Until 2016 Marjan has been Treasurer and President of EUROCLIO.

In 2017 she finished her Ph.D. on the Improvement of the understanding of historical time for pupils aged 6 -12, on which she published several articles in scientific journals and journals for teachers.

Furthermore she is co-author of a textbook on teaching history in primary education that is widely used in Dutch colleges and universities.

27th Annual Conference

This workshop is part of the 27th EuroClio Annual Conference on Controversy and Disagreement in the Classroom. You can find more information on the Annual Conference, including the full programme, on the Annual Conference main page.

Take me to the page…

Workshop Fee

You can register to this single workshop for 15€ , or register to multiple workshops for a reduced fee.

Participation is free for Individual Members, Member Associations, and Ambassadors. Reach out to Djoera at djoera@euroclio.eu to know how to join.

Moving Beyond Perceived Borders: Dealing with Disagreement in Contested Borders

Workshop by Amaia Lamikiz and Angela Bermudez, Learning to Disagree Team

Borders divide land into countries, sometimes creating new divisions within communities, or even between them. Where a border is placed is a highly contested issue and to this day many borders cause serious conflict.

This workshop is the product of the Learning to Disagree project. This project was initiated in response to the needs of educators who experience difficulties in addressing sensitive and controversial issues in their classrooms. The project, now in its final stages, offers training and support materials for teachers to face these topics head-on with their students. These materials aim to teach students vital skills such as the ability to listen, to consider alternative interpretations, as well as the ability of interacting in a constructive manner with people they disagree with.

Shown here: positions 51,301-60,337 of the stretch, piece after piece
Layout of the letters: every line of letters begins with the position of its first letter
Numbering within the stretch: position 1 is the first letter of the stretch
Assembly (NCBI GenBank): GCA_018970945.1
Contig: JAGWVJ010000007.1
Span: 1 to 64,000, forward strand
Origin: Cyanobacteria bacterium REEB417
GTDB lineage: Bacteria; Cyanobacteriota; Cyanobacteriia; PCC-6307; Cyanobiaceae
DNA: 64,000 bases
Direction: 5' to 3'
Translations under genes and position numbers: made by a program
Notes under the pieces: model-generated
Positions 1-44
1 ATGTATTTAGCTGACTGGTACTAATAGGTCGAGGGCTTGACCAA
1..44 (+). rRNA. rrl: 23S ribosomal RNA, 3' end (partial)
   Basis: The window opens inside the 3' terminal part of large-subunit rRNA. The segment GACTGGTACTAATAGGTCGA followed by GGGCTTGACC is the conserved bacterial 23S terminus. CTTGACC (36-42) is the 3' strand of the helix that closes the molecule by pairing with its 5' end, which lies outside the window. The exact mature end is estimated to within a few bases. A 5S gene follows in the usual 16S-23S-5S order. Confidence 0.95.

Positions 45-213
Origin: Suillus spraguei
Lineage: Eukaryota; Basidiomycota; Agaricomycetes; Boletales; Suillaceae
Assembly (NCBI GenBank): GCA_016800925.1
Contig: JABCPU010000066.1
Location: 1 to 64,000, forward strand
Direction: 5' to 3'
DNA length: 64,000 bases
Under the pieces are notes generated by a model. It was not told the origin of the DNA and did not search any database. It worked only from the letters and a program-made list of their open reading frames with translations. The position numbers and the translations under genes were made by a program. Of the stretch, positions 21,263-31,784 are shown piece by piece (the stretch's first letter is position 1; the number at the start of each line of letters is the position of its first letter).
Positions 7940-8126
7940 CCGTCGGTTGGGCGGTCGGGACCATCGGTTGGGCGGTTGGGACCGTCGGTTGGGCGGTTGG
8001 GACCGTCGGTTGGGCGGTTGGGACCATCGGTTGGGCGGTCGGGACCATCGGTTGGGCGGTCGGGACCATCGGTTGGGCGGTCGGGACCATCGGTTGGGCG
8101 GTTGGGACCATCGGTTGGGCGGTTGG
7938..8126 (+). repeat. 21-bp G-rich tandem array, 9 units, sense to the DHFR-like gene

Amaia and Angela are core members of the Learning to Disagree project.  In this workshop they will aim to present the work they have developed. Starting with a general introduction on how the multiperspectivity approach can help us to work on contested issues in the classroom, they will then present the materials we have created to help our students reflect and debate on the topic of borders. We will present the sources we have gathered from different European contexts  as examples of a variety of perspectives about contested borders and we will suggest some possible activities and strategies to work with students in order to make them aware of how communities draw their borders, and how we can deal with disagreement in cases of controversy.

27th Annual Conference

This workshop is part of the 27th EuroClio Annual Conference on Controversy and Disagreement in the Classroom. You can find more information on the Annual Conference, including the full programme, on the Annual Conference main page.

Take me to the page…

Workshop Fee

You can register to this single workshop for 15€ , or register to multiple workshops for a reduced fee.

Participation is free for Individual Members, Member Associations, and Ambassadors. Reach out to Djoera at djoera@euroclio.eu to know how to join.

Learning to Disagree

This and many other workshops are based on the Learning Activities and Variety of Viewpoints developed for the Learning to Disagree Project. You can find the Lesson Plan on “Attempting secession: the case of the Catalan referendum of 2017″ on Historiana.

Take me to the Lesson Plan…

 

Postwar Dilemmas

Workshop by Jakub Mańczak, Pilecki Institute

This workshop will introduce you to a game which you can play with your students. The game is engaging and fun, as students are divided into groups and are assigned a post-war hero. Then each group receives cards on which the life history of the post-war hero is documented. However, this is not a reading exercise. As the students read through the life histories, they will have to confront dilemmas these post-war heroes faced and choose between one of the two options presented to them in these dilemmas. They will have to debate amongst themselves which option they will choose as a group. Every time students make a decision the story of the hero will change. There are 16 different outcomes for each life history.

This game does not only teach the players about post Second World War Poland, it also teaches them vital skills such as debating, formulating arguments, listening, and how to reach a consensus. It also teaches them how to substantiate the choices and decisions they make.

Jakub, who developed the game, will talk about rationale behind the development of this game, you will play this game with fellow colleagues from all over Europe, and after you will be able to discuss the games’ content and give feedback.